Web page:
I recently asked a Japanese music duo that I occasionally co-bill with how they’ve gained their fans - their last gig having brought in almost 50 people.
I was under the assumption that they must have a full on website, Facebook page, and especially in Japan, an active Twitter. Turns out that not only do they not have ANY of these, aside from an occasionally updated blog, they’re never online.
They don’t even own a computer!
Meanwhile, here I am starting my day by reading 2 hours worth of music industry blog posts to learn the latest greatest ways to become the next Amanda Palmer.
Perhaps I’m doing something wrong… perhaps a lot of us are.
Their strategy seems distilled to the purest way to connect with fans. Write good music, be consistent with your branding (but not getting hung up on said branding), hustle and have a good sense of humor. ENTERTAIN. Every Wednesday, regardless of weather (including snowstorms), they are outside of their town’s main train station performing at 7pm. Fortunately, it’s a major transit hub so there’s a LOT of people coming through.
Folks in town recognize them. Every time they perform they have their demo CD and fliers properly displayed. While I don’t know how their earnings are on CD sales at those Wednesday evening busking-fests, they’re definitely getting people interested in taking a flier, seeing when they’re performing and most importantly, coming to their monthly showcases at a nearby music venue where tickets are around 2500 Yen each (without drinks).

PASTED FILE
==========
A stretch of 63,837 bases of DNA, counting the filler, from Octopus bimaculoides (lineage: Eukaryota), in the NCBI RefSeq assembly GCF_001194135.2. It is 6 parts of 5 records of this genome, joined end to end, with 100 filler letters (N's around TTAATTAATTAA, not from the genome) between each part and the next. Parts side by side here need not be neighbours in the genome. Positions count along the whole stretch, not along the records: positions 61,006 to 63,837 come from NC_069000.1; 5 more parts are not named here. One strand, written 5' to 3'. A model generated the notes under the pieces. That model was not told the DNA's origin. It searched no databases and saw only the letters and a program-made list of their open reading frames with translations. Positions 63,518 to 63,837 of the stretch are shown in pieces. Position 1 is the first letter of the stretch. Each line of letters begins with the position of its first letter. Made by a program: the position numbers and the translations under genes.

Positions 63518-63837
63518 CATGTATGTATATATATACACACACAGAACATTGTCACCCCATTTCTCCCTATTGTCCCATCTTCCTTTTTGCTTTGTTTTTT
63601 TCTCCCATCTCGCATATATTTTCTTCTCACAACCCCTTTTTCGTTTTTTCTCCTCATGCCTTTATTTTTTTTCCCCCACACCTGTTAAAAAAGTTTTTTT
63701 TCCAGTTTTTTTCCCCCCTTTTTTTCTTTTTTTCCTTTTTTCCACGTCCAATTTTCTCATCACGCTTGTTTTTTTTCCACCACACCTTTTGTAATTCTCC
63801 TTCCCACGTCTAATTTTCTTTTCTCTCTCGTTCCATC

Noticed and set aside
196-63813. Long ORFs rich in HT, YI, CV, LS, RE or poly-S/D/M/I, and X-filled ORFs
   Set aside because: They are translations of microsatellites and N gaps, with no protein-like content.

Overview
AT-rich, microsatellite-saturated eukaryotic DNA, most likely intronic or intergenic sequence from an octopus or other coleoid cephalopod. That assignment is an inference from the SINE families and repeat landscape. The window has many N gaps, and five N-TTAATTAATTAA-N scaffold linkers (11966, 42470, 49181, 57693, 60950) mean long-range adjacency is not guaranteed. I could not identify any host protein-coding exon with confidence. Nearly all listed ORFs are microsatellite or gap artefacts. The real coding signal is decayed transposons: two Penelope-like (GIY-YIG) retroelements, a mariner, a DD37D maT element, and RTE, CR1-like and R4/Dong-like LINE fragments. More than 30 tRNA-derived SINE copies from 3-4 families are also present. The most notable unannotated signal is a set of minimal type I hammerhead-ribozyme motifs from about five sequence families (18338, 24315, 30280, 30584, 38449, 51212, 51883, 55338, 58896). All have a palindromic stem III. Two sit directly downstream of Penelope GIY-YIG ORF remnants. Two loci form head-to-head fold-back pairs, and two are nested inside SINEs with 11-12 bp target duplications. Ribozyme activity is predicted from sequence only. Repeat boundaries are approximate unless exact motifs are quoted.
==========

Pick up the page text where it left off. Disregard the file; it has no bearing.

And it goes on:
I’m fascinated with new media, the “leveling of the playing field,” etc. but I’ll admit - hearing their success stories makes me happy. Sure I’m always gonna love my YouTube discoveries, but in many respects, I’m old fashioned when it comes to my music. Though this makes me sound like a navel-gazing curmudgeon, if you can’t perform, unedited, in front of people, how good a performer are you? Sure, editing is itself an art, but it’s hard for me to think of anything better than live performances.
As an aside, one thing that will definitely work in their favor? They’ve got high school girl fans. And anyone who knows the sweet demographic to pitch for in pop music, it’s the Belieber crew. That is - once you become “the in thing,” in the collective high school hive mind, you might as well be famous already. Granted, that might be at the expense of your dignity, but as they say, a gig’s a gig.
As an aside Part 2, back to writing blogs about music instead of writing a song XD Just kidding! New songs are on their way, and possibly a new album. If that pans out, I will obvs. promote it on Friendster. And MySpace. And Hi-Five :P